Hearing Set on Four-Story Proposal

Main Street rendering

A rendering of the street-level view of the proposed structure

Project would merge two Main Street lots

The Beacon Planning Board will hold a public hearing on Tuesday (Aug. 11) to consider the environmental impacts of a proposal to merge the lots at 416 and 420 Main St. for construction of a set-back, four-story building. 

One lot is vacant and the other is the site of Kitchen & Coffee (formerly Ella’s Bellas), which would remain a tenant. If approved, the new building would have retail on the ground floor, office space on the second and third floors, and a single apartment on a recessed fourth floor. An artist’s live/work space would be constructed behind the lots. 

Project officials scrapped plans for a second apartment on the fourth floor and a single-family home in the rear after feedback from the Planning Board. 

An aerial view

An aerial rendering of the proposed structure that was shared with Planning Board shows its recessed fourth floor

Tuesday’s hearing will focus on whether the proposal could have an adverse effect on the environment or surrounding schools, roads and other infrastructure.

The developer will seek a waiver for 19 of 23 parking spaces that city zoning law requires for the site. In addition, any Main Street four-story proposals in or near the city’s historic district (the entire site is within the district) must obtain a special-use permit from the City Council.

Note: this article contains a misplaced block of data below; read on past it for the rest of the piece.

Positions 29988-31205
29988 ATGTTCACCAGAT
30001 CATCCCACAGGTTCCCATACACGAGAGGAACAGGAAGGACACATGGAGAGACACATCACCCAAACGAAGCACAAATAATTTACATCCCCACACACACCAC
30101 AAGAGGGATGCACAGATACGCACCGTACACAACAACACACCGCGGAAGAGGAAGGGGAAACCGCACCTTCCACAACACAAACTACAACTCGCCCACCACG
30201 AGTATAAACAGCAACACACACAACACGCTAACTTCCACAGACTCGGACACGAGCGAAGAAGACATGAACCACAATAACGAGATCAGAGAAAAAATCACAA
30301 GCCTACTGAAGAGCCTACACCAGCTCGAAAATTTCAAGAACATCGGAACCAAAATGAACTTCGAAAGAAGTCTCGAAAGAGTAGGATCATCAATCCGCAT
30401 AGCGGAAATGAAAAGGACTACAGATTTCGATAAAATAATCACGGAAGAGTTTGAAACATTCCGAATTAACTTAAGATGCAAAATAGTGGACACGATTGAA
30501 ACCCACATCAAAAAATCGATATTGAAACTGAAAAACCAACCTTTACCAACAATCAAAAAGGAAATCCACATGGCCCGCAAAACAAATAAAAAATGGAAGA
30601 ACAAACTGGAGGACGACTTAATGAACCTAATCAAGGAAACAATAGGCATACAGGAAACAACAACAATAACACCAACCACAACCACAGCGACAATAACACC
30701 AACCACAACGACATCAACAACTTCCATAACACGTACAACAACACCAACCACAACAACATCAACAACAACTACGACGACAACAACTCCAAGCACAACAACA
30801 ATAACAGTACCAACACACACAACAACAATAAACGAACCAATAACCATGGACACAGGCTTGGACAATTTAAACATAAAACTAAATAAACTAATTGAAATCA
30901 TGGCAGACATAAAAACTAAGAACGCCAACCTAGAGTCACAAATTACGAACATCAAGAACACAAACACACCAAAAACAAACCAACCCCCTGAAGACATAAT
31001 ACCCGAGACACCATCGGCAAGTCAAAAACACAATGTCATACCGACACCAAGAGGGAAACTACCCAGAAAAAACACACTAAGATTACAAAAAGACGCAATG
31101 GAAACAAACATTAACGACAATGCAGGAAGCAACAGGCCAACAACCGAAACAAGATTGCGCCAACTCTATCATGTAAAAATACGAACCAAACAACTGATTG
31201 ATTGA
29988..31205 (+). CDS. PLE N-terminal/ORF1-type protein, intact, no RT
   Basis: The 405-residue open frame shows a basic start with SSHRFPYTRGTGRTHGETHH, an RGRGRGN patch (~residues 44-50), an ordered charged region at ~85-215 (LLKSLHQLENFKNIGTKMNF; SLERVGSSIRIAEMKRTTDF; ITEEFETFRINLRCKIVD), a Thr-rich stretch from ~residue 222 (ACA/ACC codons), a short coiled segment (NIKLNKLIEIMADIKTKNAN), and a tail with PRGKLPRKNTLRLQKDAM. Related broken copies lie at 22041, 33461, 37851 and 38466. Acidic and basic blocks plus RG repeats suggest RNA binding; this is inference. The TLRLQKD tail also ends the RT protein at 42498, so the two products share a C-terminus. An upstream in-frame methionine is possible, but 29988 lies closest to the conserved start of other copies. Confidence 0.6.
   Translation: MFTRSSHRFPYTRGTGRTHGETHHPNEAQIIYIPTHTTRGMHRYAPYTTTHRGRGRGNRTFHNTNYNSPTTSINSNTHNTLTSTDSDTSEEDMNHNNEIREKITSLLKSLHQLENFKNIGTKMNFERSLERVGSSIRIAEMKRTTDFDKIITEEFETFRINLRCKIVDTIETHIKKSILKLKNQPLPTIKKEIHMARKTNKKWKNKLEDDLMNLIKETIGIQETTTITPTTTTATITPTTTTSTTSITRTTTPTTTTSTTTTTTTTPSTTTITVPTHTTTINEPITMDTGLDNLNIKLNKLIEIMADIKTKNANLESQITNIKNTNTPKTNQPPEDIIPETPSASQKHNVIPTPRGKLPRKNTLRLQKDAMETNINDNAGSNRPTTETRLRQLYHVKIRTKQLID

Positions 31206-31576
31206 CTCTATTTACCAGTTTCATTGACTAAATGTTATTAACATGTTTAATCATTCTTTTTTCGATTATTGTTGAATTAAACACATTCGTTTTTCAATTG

That’s not all. Earlier this year, the council agreed that any four-story proposal on Main, in the historic district or not, must include one or more public benefits such as increased parking, affordable housing units, green building features or public spaces before it can receive the permit for a fourth floor.

During the Planning Board’s meeting last month, members urged project officials to be creative as they redesigned the development, which originally was to include a 25-foot tower at the corner of Main Street and Schenck Avenue.

The developers still have an opportunity to leave an “elegant legacy” of “great design,” said John Gunn, the board’s chair.

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